Betty Ford Alpine Gardens thanks those who help it bloom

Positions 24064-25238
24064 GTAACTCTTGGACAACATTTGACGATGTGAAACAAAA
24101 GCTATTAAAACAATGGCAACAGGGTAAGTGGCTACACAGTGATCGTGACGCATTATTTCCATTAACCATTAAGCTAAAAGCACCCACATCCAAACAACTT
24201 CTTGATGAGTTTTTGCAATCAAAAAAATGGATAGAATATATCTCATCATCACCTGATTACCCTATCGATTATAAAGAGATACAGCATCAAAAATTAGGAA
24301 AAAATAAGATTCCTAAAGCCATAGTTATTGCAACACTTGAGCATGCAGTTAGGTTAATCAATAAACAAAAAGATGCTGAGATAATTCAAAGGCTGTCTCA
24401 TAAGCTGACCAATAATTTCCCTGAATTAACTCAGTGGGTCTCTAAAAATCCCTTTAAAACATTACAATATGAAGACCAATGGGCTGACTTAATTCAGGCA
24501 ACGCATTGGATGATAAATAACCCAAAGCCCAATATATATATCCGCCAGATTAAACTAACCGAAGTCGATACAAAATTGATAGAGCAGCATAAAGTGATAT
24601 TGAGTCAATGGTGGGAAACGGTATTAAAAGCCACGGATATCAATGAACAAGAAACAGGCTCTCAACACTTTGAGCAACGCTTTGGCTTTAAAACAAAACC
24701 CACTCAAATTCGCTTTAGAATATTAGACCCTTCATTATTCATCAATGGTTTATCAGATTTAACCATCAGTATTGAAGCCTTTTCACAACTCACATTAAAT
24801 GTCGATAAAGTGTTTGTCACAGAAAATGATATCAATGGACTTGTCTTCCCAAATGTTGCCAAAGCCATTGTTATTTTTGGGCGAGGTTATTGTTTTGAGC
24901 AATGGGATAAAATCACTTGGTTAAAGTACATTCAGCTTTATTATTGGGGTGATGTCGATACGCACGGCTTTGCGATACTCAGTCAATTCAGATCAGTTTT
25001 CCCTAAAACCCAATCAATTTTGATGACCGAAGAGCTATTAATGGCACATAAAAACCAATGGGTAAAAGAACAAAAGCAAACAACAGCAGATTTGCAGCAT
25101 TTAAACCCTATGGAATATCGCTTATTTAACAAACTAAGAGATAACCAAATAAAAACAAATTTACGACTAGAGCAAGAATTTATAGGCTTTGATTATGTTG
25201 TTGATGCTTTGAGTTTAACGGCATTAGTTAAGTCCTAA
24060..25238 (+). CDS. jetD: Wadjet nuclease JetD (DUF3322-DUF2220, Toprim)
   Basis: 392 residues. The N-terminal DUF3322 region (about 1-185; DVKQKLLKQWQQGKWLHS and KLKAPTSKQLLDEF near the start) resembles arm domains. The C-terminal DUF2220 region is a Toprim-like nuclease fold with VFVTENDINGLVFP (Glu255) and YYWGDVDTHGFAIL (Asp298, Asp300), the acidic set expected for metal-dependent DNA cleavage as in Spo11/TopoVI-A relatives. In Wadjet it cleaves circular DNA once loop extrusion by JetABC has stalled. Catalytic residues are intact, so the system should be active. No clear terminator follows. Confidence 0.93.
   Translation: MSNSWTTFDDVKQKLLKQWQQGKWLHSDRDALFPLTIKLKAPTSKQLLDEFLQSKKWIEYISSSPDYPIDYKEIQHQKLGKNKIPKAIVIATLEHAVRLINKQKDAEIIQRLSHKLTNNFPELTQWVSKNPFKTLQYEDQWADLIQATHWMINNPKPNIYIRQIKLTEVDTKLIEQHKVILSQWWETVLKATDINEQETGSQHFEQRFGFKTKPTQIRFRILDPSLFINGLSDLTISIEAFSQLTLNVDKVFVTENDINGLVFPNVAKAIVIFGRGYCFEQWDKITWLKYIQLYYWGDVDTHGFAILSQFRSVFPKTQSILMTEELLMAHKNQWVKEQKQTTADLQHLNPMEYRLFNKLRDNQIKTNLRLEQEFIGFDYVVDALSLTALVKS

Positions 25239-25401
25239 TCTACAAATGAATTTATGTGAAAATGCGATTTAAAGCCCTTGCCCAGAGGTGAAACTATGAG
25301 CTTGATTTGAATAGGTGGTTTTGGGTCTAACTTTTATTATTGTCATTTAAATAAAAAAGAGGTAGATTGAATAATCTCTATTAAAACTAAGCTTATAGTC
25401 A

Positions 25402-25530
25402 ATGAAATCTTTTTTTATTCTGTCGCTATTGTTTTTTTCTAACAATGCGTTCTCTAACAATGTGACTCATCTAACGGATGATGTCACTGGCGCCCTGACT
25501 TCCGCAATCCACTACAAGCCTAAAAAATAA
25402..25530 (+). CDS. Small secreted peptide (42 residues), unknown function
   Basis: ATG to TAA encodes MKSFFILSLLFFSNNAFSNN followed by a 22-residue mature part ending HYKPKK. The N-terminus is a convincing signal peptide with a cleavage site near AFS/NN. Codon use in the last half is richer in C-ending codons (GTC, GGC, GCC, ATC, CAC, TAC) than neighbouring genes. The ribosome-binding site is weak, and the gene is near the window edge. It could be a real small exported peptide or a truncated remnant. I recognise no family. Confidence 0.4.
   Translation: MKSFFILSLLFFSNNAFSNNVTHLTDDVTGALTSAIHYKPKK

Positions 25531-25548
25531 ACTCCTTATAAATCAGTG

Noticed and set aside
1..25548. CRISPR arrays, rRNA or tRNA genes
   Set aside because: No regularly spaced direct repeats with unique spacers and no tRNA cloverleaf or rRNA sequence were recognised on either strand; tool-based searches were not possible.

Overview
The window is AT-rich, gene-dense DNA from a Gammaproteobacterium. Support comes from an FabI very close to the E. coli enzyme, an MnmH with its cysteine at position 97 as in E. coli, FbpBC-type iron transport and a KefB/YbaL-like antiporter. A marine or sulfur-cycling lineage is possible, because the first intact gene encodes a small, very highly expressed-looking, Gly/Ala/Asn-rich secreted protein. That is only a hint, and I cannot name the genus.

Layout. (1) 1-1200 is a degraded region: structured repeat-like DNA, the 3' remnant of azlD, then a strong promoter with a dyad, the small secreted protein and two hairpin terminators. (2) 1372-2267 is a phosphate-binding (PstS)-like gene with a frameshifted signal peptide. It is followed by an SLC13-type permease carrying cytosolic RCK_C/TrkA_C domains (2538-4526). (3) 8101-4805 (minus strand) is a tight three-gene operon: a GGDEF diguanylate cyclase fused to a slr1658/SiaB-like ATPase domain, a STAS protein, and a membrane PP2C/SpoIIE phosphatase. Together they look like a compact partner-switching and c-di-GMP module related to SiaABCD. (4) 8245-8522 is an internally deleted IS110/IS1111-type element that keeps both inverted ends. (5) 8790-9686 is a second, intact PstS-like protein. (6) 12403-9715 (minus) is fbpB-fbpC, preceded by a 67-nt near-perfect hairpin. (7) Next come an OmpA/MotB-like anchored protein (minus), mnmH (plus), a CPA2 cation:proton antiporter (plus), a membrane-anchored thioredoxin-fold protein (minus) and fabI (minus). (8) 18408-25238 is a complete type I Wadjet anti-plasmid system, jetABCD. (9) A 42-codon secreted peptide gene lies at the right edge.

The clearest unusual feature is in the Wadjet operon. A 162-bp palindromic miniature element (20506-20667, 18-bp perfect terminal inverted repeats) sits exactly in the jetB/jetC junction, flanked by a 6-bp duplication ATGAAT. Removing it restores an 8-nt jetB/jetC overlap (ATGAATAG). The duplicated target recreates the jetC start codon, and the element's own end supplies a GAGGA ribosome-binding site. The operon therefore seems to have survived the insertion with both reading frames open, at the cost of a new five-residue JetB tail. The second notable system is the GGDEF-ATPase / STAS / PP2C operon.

VAIL, Colorado Americas highest botanical garden honored its loyal legion of volunteers on Tuesday.At its annual Volunteer Luncheon held this year at Da Vincis restaurant at the Vail Plaza Hotel and Spa Betty Ford Alpine Gardens toasted 40 Vail Valley locals, whose 2,120 hours of hard work since spring has helped make 2008 the nonprofit organizations best year ever.Thank you to each one of you for your precious gift of time and talent. I think what you all offer the Gardens is priceless, Executive Director Ann Kurronen told the volunteers. Betty Ford Alpine Gardens continues to thrive, in large part, due to your willingness to generously give of yourself to our organization.At 8,250 feet above sea level, Betty Ford Alpine Gardens is the highest botanical garden in the United States, and perhaps the world, providing free access to an estimated 100,000 visitors annually. Its mission is to inspire passion for plants in high-altitude communities through beautification, conservation, education and research programs.Based on Bureau of Labor statistics that put the value of an American volunteer hour at $19.51, the volunteers collective 2,120 hours logged this years translates to roughly $42,000, Kurronen said. Most of those hours were spent working in the Schoolhouse gift shop, leading public tours and assisting with special events.Kurronen, in her second year as executive director of the Gardens, outlined the organizations various successes so far in 2008 the nonprofits 20th anniversary season all of which depend on volunteers: Being featured in an episode of the GardenSMART television series, to be broadcast nationally on PBS. In its 10th season, the show travels the country visiting astounding public, private and resort gardens through the eyes of expert local guest gardeners, who share their knowledge and gardening experiences with a wide range of practical, helpful advice. Hosting 400 third-graders at the Butterfly Launch in May. Kicking off the 20th-anniversary season with Bells & Butterflies, a family event, followed in the evening by the naming of Vails newest street, Betty Ford Way. Organizing 30 presentations by artists, musicians and a yoga instructor. Collaborating with other nonprofits, such as Vails Arts in Public Places committee, the Vail Jazz Foundation, Bravo! Vail Valley Music Festival, the Vail Symposium and the Gore Range Natural Science School. Hosting 220 people at the Spirit of Betty Ford Award, honoring longtime Vail resident Marty Head. Assisting with the annual Cordillera Home Tour, for which the Gardens is a beneficiary. Promoting the Gardens at many of Vails weekly Vail Farmers Markets. Offering weekly childrens programs to about 250 local kids. Providing horticulture therapy to several community groups and the general public. Leading more than 40 public tours and 18 private tours. Hosting 12 weddings.Also of significant note are 800 hours of bending, kneeling, digging and weeding were put in by our volunteers to keep our Gardens beautiful for thousands of visitors to enjoy, Kurronen said. We received many comments from locals and returning visitors that the Gardens looked especially lovely this year.A portion of Tuesdays luncheon was dedicated to remembering longtime volunteer Patsy Hunter, who passed away earlier this year.The Betty Ford Alpine Gardens always is looking for more volunteers. The work is typically scheduled for 9 a.m. to noon on Mondays and Thursdays, but other hours can be arranged for those who want to help.The Gardens is a nonprofit organization for which operations and programs are funded entirely by donations. For more information, call 970-476-0103 or visit http://www.bettyfordalpinegardens.org.
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